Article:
There is considerable evidence that a person’s experiences in childhood play an important part in shaping their future – with early year’s child development being associated with good health and educational outcomes in childhood, and better health and employment outcomes in adulthood.
Emily Marchant and Dr Muhammad Rahman talk about their research around prevention and explain why early years are so crucial to producing positive outcomes later on in a person’s life – with effective early intervention during childhood and youth helping to break the cycle of health inequalities and underachievement.
Emily Marchant, NCPHWR Researcher, based at Swansea University
Good emotional health as a child lays the foundation for good life satisfaction in adulthood. However, in the UK children and young people’s happiness with their life is now at its lowest since 2010.
Our research team, HAPPEN (Health and Attainment of Pupils in a Primary Education Network) has been investigating how we can improve child health and well-being. But instead of looking solely at data and statistics, and asking adult experts what they think is best, we’ve been asking the children themselves. We spoke to 2,000 children aged nine to 11 from our primary school network across South Wales, and asked them what they would change in their area to make themselves, their friends and their family healthier and happier.
Looking through the responses, we found a common thread: children simply want safe spaces to play and be active. What they ask for are not huge challenges. If real action is taken to address these needs, a better environment for everyone in society will be created, as well as giving children places to play and be with friends.
Our work through HAPPEN allows schools to focus their health and wellbeing delivery on the results from their school report. This impacts the pupils’ health and wellbeing through tailored curriculum activities and school-based programmes, further raising the importance and profile of childhood health and wellbeing outcomes.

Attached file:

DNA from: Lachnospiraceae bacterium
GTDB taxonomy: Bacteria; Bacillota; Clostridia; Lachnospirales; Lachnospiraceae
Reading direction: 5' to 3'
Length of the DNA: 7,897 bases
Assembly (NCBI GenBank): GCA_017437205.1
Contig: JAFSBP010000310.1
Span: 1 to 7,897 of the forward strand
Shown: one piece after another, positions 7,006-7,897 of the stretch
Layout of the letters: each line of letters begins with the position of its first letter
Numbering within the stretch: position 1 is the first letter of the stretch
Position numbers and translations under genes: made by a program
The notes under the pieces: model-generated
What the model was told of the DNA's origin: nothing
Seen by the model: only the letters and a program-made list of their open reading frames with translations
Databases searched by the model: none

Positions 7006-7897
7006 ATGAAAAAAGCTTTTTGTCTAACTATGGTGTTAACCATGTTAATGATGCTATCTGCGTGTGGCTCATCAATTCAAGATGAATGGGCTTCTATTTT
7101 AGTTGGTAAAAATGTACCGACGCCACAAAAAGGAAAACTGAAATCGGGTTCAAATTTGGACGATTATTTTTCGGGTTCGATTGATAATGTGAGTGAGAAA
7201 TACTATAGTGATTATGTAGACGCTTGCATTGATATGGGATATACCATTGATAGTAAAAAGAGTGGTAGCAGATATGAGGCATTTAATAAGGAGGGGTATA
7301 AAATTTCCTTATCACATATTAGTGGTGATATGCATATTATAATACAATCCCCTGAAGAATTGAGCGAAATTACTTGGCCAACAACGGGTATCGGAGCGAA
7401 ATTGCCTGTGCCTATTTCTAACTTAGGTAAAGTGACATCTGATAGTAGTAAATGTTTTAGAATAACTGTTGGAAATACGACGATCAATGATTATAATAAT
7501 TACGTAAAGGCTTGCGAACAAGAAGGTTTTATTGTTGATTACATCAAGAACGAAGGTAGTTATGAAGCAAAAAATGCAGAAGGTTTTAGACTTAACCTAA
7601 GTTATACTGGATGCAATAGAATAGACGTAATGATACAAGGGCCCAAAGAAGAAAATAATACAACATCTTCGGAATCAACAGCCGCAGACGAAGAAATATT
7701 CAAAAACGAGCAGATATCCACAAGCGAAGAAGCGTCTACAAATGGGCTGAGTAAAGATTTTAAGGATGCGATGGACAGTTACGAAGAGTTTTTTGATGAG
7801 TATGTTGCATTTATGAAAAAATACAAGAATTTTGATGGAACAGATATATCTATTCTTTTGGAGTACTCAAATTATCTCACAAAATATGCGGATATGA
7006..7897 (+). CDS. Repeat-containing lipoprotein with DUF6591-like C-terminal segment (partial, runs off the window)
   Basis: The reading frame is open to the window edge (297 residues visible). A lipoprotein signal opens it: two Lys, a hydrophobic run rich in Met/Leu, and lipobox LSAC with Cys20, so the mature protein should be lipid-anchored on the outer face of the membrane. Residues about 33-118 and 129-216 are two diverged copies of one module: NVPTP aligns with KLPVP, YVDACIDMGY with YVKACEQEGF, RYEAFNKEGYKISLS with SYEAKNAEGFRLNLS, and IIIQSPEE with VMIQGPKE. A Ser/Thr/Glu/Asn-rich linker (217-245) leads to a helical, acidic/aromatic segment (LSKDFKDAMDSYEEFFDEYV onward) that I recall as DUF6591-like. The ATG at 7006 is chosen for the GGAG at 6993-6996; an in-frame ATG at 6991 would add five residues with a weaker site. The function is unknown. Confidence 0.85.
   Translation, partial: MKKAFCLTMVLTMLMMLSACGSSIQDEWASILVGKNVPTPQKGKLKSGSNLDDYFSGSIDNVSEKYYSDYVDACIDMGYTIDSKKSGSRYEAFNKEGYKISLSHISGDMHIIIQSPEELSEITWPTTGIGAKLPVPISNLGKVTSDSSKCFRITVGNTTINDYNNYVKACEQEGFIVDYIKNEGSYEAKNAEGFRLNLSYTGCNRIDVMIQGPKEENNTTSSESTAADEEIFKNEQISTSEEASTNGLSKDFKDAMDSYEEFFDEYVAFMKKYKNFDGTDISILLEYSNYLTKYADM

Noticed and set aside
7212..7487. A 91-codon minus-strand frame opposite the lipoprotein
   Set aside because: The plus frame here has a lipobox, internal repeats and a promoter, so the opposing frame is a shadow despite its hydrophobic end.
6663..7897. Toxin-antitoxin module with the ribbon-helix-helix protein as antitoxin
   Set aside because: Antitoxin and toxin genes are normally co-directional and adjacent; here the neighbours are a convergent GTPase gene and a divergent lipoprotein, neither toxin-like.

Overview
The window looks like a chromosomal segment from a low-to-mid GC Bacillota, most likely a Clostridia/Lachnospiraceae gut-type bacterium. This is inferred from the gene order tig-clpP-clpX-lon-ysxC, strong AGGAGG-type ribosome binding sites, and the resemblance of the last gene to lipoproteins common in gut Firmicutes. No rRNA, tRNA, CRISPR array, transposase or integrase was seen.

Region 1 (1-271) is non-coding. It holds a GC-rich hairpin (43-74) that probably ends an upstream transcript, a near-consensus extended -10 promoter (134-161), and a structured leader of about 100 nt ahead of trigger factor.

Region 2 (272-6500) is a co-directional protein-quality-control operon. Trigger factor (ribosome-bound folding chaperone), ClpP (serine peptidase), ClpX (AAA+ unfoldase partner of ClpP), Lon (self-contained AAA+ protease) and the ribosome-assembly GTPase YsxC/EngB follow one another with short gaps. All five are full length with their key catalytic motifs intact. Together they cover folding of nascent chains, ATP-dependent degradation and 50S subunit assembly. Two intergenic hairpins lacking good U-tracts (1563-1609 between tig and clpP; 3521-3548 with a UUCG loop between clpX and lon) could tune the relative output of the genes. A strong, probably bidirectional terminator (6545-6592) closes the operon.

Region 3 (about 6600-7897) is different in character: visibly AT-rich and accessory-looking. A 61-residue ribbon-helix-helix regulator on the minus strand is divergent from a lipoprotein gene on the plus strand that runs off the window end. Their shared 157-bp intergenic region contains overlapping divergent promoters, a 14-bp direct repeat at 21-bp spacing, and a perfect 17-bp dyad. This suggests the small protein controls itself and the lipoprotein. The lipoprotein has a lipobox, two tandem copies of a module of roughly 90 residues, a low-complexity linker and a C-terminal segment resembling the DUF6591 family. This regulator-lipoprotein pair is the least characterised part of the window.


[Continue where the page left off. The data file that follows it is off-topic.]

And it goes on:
Dr Muhammad Rahman, NCPHWR researcher, based at Swansea University
Millions of people all over the world are experiencing mental health problems. And though the causes vary, we know that half of all these illnesses will have started in childhood or the teenage years. In the UK, referrals for and reports of teenagers with depression and anxiety and other mental issues have risen significantly in recent decades – reportedly increasing by 70% in the 25 years. Researchers have known for many years that education and mental health are strongly linked and that doing well in school gives children a strong sense of feeling good about themselves – which in turn is linked to higher levels of well-being in adulthood.
We looked at the education and health records (consisting of GP and hospital admission files) from more than 600,000 children from across Wales, and at their school test results.
Looking at these records, we found that children who “declined” in school were more likely to be depressed as a teenager. The children were identified as doing well in school at age seven, but after that were not achieving well – or “declining”- during their teenage years, they were then diagnosed with depression. The research also uncovered that self-harming is not linked to experience in primary school, but is linked to experiences in the teenage years.
In addition, we found that seven per cent of all girls and three per cent of all boys were treated or diagnosed with depression by age 19. That is 33,500 children just from these records that were treated for depression.
Our study has important implications which suggest that depression symptoms may be being missed in primary school children, and that support for emotional and social development in primary school could reduce and help prevent future mental health problems.
Click the image below to read the next article which focuses on teenage years: